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Margaret Case Harriman

  • Money is what you'd get on beautifully without if only other people weren't so crazy about it.

    • Margaret Case Harriman
  • [On the socialites in New York in the Nineties who devoted themselves to politics, charities, and other volunteer work:] I never knew but one woman who devoted her life exclusively to the social game. She ended her days arranging dinner parties with paper dolls, a breakdown pitiful to watch.

  • There was a time in my life when election year was nothing to me, but in 1912, I joined that great army of Americans who drop a stitch in their routine every four years, and give themselves up to backing first a candidate for the nomination and afterwards a nominee.

  • I have a very hyper-sensitive sister, and when she saw in the papers the next day that I had proclaimed myself the daughter of an immigrant, she didn't like it at all, and was with difficulty deterred from writing to the press that my father might be an immigrant, but not hers.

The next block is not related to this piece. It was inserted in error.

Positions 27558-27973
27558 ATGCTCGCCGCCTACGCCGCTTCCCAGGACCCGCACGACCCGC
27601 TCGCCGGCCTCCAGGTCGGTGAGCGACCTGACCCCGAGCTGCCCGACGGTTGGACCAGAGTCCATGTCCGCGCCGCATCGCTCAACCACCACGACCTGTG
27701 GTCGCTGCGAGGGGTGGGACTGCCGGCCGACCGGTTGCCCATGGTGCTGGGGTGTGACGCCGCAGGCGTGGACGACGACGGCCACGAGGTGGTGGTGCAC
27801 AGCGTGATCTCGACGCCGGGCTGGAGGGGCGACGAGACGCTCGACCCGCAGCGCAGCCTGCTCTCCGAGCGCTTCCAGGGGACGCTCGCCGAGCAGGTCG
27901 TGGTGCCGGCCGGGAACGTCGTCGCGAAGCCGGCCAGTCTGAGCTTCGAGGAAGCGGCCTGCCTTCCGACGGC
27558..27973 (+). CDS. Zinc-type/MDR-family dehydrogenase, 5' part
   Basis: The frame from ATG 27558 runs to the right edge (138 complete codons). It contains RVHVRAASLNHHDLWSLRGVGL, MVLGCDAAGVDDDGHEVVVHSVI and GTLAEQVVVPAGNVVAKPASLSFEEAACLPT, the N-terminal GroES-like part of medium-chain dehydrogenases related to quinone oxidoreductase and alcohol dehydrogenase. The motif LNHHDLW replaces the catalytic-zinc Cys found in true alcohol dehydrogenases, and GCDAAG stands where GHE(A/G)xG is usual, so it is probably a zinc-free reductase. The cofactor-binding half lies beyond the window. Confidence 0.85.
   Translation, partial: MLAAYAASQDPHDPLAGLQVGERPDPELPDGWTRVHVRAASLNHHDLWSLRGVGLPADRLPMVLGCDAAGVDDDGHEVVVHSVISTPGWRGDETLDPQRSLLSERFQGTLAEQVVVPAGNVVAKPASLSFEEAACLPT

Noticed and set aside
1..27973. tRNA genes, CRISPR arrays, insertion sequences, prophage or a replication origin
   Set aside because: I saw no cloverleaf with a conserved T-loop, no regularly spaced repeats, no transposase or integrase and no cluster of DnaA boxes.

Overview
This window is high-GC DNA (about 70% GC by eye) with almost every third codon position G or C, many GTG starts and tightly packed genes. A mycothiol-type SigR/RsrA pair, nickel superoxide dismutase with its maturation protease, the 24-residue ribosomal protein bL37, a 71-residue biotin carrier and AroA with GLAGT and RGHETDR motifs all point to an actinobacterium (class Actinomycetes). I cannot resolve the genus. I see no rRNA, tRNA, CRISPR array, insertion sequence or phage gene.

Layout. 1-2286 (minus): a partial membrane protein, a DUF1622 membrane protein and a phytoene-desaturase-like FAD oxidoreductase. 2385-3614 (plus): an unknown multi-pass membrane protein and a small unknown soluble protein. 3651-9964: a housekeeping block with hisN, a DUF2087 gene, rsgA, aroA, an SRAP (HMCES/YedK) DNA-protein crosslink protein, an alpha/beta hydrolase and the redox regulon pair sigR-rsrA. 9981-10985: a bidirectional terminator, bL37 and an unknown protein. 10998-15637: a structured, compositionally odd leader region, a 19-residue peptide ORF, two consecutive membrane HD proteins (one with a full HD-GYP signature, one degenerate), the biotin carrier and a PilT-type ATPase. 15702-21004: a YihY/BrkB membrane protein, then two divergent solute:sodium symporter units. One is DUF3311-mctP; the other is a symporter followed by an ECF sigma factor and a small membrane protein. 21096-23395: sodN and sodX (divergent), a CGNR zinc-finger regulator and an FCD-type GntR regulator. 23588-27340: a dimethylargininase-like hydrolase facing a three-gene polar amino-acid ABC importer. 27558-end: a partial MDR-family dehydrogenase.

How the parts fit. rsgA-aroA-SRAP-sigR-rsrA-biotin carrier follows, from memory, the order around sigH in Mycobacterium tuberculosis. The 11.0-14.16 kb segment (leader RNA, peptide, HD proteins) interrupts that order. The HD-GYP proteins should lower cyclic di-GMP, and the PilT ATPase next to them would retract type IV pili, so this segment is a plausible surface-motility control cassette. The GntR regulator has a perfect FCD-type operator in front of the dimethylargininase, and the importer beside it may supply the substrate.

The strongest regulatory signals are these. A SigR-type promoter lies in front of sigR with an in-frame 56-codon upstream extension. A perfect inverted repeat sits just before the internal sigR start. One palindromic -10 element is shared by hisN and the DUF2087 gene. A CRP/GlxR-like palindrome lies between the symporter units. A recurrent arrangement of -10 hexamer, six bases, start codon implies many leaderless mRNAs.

• We were good reformers, but we weren't good enough. We elected a candidate and then, busy with our own affairs, we left him hanging in mid-air. Reformers are such part-time pillars of society!

  • ... no war really comes unexpectedly. The drums are beating long before a single shot is fired.

  • Here was a corporation behaving like a monster though the individuals who owned its stock were human cultivated men. A corporation has no soul.

  • For twenty years it had been generally known that an insidious Lobby was maintained in Washington to influence legislation and executive action on behalf of vested interests. ... The lobby was a creature of darkness. It worked behind closed doors and whispered in corners. This ancient industry was one form of invisible government.

  • [On social change:] What I say is that if one country is annexed by another, its nationality is not changed overnight. Social processes are often very, very slow.

  • [On women getting the vote:] The newspapers, poor dears, looked of course for something very spectacular. But then newspapers are always apt to be more interested in phenomena like meteors than in the slow growth of a mighty tree. Wait ten years, and the politicians will one day wake up and say, 'Look who's here!'

Margaret Case Harriman, U.S. writer

(1904 - 1966)